Dear Parish Faithful,
Please read His Beatitude's pastoral letter carefully on the Church New Year and the theme of creation. On Tuesday evening, September 3, we will have a service, entitled "Vespers for the Environment." I believe - but am not certain - that this service comes from the ecumenical patriarchate. It reflects a very Orthodox appreciation for the world in which we live, and our vocation to be good stewards of this world given to us by God as a gift.
- Explore numerous resources for youth, teens, families, and parishes on Caring for God's Creation on this special page on the OCA website.
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The Beginning of the Ecclesiastical New Year 2019
Archpastoral Message of His Beatitude, Metropolitan Tikhon
on the Beginning of the Ecclesiastical Year,
the Day of Prayer for Creation
September 1, 2019
To the Venerable Hierarchs, Clergy, Monastics, and Faithful of the Orthodox Church in America,
O timeless Word and Son without beginning, united with the Holy Spirit, Co-maker of all and Co-creator of all things visible and invisible: bless the beginning of this year; bring peace to Thine Orthodox people, through the prayers of the Theotokos and all the saints.
Doxastichon for the Indiction at Lord I Call.
On this day, the Ecclesiastical New Year, the church calls us to contemplate and meditate upon our Creator and His Creation. This first day of the New Year not only marks a renewal of the liturgical cycle, but, as the beginning of the year, it draws our attention to the beginning of all and to God who has no beginning. As such, we are given the opportunity to offer prayers for the preservation of the earth, for the welfare of us who inhabit it, who are part of it, and who crown it, and for God to grant us the wisdom and grace to be good and faithful stewards of this earth, the Lord’s creation, given to us freely and always imparting more gifts for our nourishment, benefit, and life.
It is easy to take creation for granted, to see the world around us as comprising inanimate objects and dumb beasts, servants to our purpose and delight, or obstacles in our way. Indeed, in the beginning God placed human beings at the head of creation, creating us in His image and likeness to have “dominion over the fish of the sea, and over the birds of the air, and over the cattle, and over all the earth, and over every creeping thing that creeps upon the earth.” (Gen. 1:26) Yet, as with our Lord and his Kingship over us, we are not to dominate nature, but humbly commune with it in a relationship of love, of care, and of stewardship.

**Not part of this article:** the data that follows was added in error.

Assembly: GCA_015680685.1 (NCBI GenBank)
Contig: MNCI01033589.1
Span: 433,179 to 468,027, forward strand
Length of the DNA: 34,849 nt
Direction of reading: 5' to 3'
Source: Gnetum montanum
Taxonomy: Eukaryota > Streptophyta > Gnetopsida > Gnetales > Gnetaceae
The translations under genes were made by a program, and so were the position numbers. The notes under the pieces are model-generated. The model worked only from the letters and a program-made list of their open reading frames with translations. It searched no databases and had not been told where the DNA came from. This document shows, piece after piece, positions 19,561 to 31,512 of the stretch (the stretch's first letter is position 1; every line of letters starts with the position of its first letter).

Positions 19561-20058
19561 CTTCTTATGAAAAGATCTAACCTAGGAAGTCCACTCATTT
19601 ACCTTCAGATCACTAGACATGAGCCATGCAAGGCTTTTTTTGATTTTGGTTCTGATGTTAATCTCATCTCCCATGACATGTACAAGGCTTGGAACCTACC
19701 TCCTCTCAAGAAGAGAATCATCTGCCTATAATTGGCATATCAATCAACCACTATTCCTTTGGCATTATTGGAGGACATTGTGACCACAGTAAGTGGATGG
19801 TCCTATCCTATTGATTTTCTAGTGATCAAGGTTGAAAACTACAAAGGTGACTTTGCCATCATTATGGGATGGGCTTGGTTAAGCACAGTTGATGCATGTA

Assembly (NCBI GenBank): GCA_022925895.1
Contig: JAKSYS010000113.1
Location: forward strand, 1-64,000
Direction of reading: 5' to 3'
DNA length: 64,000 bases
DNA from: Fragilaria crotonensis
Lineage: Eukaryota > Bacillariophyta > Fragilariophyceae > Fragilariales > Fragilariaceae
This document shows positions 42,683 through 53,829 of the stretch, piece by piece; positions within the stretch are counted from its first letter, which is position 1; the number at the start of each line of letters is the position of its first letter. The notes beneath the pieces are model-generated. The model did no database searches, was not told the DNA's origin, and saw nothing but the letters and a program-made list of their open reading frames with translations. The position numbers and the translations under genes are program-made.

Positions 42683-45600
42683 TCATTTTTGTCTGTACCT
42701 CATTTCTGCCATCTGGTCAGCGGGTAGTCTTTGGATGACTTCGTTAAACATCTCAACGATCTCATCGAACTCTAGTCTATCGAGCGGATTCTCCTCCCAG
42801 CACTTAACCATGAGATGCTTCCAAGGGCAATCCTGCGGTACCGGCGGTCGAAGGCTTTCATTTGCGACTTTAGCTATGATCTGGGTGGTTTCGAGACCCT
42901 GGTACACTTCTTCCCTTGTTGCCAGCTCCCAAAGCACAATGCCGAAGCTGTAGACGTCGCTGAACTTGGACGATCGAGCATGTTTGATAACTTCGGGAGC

While Genesis shows that the world was created for the service of humanity, the Psalmist so eloquently puts into divinely-inspired words the ultimate, higher purpose of God’s creation:
Praise the Lord from the heavens, praise Him in the highest… Praise the Lord from the earth, you sea monsters and all deeps, fire and hail, snow and frost, stormy winds fulfilling his command. Mountains and all hills, fruit trees and all cedars, beasts of the earth and all cattle, creeping things and flying birds. Kings of the earth and all peoples, princes and all rulers of the earth, young men and maidens, old men and children! (Ps. 148:1, 7-12)
“Let them praise the name of the Lord!” the Psalmist exclaims. We are of creation, and ultimately ought to be of one mind and purpose with all created things, praising the Lord. While creation praises the Lord by its very existence, we offer our praise to the Lord through our stewardship of creation and created things themselves, a reality revealed so fully in the Eucharist.
Thus, as we celebrate the beginning of the New Ecclesiastical Year, I exhort you to bear in mind the beginning of the world, and the world itself. Let us give thanks for creation, with the words of the beautiful Akathist “Glory to God for all Things” on our lips. Let us contemplate the great mystery of creation, which offers itself for our nourishment and earthly life. Likewise, let us further meditate upon the culmination of creation: Jesus Christ, our Lord, offering his very body and blood, his substance and life, upon the Cross for our life. Let us join the earth, wood and water, sky and stone, praising and worshipping the Lord, the Giver and Creator of Life. May our Lord and Creator inspire us, that we may heal our state of enmity with nature wrought by sin (Gen. 3:15-19), that we may strive for the preservation and renewal of the world, and that we might sing His praises with the earth and all that is in it as good stewards of His creation.
With paternal love and blessings,
Archbishop of Washington
Metropolitan of All America and Canada